Last week I attended the Drug Information Association (DIA) conference in Chicago.
I've discovered DIA is unknown to a lot of people. They appear to focus more on professionals in the pharmaceutical, biotechnology and medical device fields. However, you can earn continuing education (CE) credits if you're a nurse or possibly in another medical profession.
Considering I'll be graduating from nursing school in December, I was very excited and curious to find out as much information as I could. I was only able to attend one day, but the conference took place all week long. There were countless amounts of informational sessions you could attend, each having several additional subtopics.
I can see how this would be beneficial for large corporations covering multiple areas at once, but for me, several of the ones I was interested in were taking place at the same time so I had to pick and choose.
The two speakers for the event were Dr. Sanjeev Miglani, MD and Dr. Walter Straus.
Both of them have an extensive background in the medical field.
Dr. Straus highlighted key points that the benefits of vaccines are more visible to medical professionals than the general public. For instance, children get vaccinated because their parents are told it's beneficial for them. However, the moment there is one incident of an adverse effect from the vaccination, is the moment all parents think that particular vaccination is no longer beneficial. Instead it becomes viewed as harmful.
The better and more widely used the vaccine is, the more the disease it's preventing fades from public view. This is turn helps decrease the anxiety of potential problems that could arise from vaccines.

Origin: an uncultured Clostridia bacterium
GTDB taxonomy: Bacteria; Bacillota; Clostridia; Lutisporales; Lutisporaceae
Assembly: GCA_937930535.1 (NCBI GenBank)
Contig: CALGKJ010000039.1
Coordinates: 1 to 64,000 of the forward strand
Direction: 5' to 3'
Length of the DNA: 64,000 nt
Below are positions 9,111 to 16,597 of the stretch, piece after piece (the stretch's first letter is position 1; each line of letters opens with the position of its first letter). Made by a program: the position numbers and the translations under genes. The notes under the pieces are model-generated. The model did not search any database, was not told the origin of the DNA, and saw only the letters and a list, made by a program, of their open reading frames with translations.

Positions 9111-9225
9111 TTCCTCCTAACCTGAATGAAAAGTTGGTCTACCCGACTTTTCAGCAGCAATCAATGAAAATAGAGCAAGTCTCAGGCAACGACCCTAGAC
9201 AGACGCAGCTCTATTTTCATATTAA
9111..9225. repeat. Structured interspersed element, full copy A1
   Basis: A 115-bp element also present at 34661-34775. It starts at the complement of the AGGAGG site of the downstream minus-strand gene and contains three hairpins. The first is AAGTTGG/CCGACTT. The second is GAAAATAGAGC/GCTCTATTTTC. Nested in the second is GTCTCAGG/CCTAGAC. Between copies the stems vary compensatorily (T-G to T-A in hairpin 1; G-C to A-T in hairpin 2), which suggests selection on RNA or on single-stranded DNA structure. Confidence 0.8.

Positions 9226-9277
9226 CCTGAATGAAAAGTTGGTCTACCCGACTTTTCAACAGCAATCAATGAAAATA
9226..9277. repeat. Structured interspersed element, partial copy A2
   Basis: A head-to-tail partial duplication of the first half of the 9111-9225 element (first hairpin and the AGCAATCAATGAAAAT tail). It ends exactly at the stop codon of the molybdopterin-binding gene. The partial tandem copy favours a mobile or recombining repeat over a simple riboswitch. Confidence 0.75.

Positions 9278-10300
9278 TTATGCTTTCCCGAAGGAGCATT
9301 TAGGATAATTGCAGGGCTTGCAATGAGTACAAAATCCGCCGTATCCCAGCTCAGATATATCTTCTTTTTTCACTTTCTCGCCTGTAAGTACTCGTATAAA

There is a tremendous amount of post market safety that is constantly being researched. Vaccine trials are large and development takes place in high income countries. Certain vaccines are made for particular areas of the world, depending on different populations, genetics, etc.
The etiology behind vaccination failure can be broken into categories of:
- vaccine related with the host. Example - the host may have an immunodeficiency.
- vaccine related. Example - incomplete coverage of all strains of a particular disease
- failure to vaccinate. Example - shortage of vaccine or improper administration
If a product fails, a vaccination failure algorithm must be implemented.
In closing, both Doctors separately stated in their presentations a key point that I feel is quite true: vaccines are one of the greatest achievements in modern civilization.
These products are meant to be preventative, not therapeutic.
If you're interested in attending next year's event, tickets are now available for purchase.
I know I'm hoping to make it there again!
Some pictures and text were taken directly from DIA's website. Disclaimer: All views and opinions expressed in this post are those of the authors and/or contributors and do not necessarily reflect the official policy or position of any medical professional or agency in the U.S.